Life is a gamble, conventional wisdom tells us; being born, in the first place, is an incredible stroke of luck, a victory over the tremendous odds that favor nothingness. And by that whim of fortune, we are dealt into a long, complex game whose rules never become completely clear to us -- though it is obvious that chance is a constant and sometimes an overwhelming element.

In the long run, it is a game that everbody loses -- and then we are dealt out again. As our awareness of mortality grows, we may drift into morose, metaphysical brooding, as happened to Jack Richardson around his 30th year. He had always wanted to be exceptional, he notes, "to have my life weighed, analyzed, and pronounced rare," and for thie reason he became systematically what we all are by the fact of our existence -- a gambler. A spectacular, decisive streak of luck at cards or dice or roulette might mean winning the larger gamble that began on the day he was conceived -- or give him some insight into the meaning, the rules, of that cosmic game.

His gambling, once he becomes systematic about it, takes him first to Las Vegas, then to other, less glamorous spots in Nevada and California, finally to the coast of China -- Hong Kong and Macao -- where he finally sees the emptiness of his quest, gives it up, and returns to the relatively humdrum life of a professional writer.

In his obsessed wanderings, he meets a number of people with similar obsessions, some of them so vivid and one-dimensional (at least in his description) that they become walking symbols in his book. One is Boris Blake, whose hands can make cards or dice do anything he chooses -- even though his fingers were broken, once, when he was caught cheating in a Greek casino. Boris is now too well-known; no casino in the world will let him play, but he haunts the rundown gambling halls outside of the Strip in Las Vegas, watching the action from afar, and he offers to teach Richardson his tricks.

The offer is tempting, and after a traumatic run of bad luck, Richardson is on the verge of accepting. He changes his mind, because a career of cheating the casinos might make him rich, but it would not satisfy his metaphysical quest. He would have "to go to work. There would be no single moment of revenge in which, masked in innocence, I pillaged the halls of gambling. Rather, there would be long hours of modest thefts, days and days of pleasureless travel, months, perhaps years, of slow, disciplined cheating that would cause no suspicion."

Fleeing Las Vegas and this temptation, he does to Gardens, Calif., a town that has taken advantage of a loophole in the state laws to legalize draw poker. Smaller and less chic than Las Vegas, Gardens is also less of a risk; it is a town where residents eke out their old-age pensions as professional gamblers, taking small winnings from tourists who do not know the game well enough -- for poker is a game of skill and psychology as well as chance.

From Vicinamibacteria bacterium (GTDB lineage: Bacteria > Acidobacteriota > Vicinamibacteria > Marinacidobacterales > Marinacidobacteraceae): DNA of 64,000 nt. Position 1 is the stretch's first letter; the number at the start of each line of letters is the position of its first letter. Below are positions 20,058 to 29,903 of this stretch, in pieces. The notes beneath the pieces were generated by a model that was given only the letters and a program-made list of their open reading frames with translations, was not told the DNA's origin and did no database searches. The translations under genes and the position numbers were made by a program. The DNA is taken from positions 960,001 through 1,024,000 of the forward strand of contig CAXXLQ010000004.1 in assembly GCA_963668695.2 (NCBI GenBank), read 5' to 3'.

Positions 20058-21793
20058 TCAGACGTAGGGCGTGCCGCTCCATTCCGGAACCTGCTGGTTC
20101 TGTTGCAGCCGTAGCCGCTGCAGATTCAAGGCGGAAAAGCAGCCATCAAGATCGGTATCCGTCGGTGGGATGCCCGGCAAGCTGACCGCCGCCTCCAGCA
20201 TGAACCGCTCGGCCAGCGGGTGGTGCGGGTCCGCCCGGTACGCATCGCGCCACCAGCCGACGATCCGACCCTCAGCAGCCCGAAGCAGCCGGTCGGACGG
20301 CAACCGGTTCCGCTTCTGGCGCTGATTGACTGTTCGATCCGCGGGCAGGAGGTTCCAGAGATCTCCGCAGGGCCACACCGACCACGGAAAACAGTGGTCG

One resident of Gardens stands out among the aged regulars at the poker tables. Her name is Daisy; she is young, cool and beautiful, and she plays poker with extraordinary skill because she doesn't really like the game. Daisy has set her goal -- $250,000 -- and she works patiently, steadily toward it, filling in her time when she is not handling cards by reading mailorder catalogues and making a long list of the things she will buy with the money after she reaches her goal. Richardson finds himself falling in love with her, and feels trapped when he notices that she has incorporated him in her plans, adding shaving equipment and a man's slippers to her shopping list. When he finally escapes, ultimately to Hong Kong, he is ready to begin his first prolonged exposure to true gambling, his first long dalliance with luck.

Luck is something that comes sporadically, when the situation is right and you can read it properly. Gambling may happen briefly in Las Vegas, but if you stay long enough you are simply making a contribution -- the odds are against you, and they may not work immediately but they always work over the long hall. In Hong Kong, he tries a variety of gambles -- including a bet on which snake out of a basketful will be the first to catch and devour a caged rat. He never goes the same place twice, and his luck follows him from place to place.

The final revelation and decision come in Macao, where he feels his luck drain away and stops playing before he begins to lose. On a deserted hillside there, he has a vision of Satan himself, who sets him straight in a few hundred words of world-weary common sense" "You want infernal pacts and pleasures, a hell incurred and a heaven lost? . . . But now there's nothing to gamble for, nothing of consequence I could win, and nothing of high value you could lose . . . You're bringing no conclusion to your life, you're making it uncomfortable. Withdraw from the table, my friend. Learn to enjoy the imprecision of things that have no number or color to them."

"Memoir of a Gambler" is presented as autobiography, and one should do Richardson the courtesy of accepting it as presented. If its characters and incidents have the structure and vividness of good fiction, this may be simply because he remembers them as one who writes (and writes extremely well) for a living. One would like to be able to go back in time to Gardens and see whether Daisy was really as beautiful and obsessed as he remembers -- or to Macao to check whether anyone else could have seen Satan standing there dressed like a tourist.

But ultimately these points do not matter; they are that way in Richardson's memory and, ultimately, they remain that way in the minds of those who read his book. His evocation of obsession and deliverance makes a lasting impression and, as good non-fiction should, it strenthens one's grip on reality.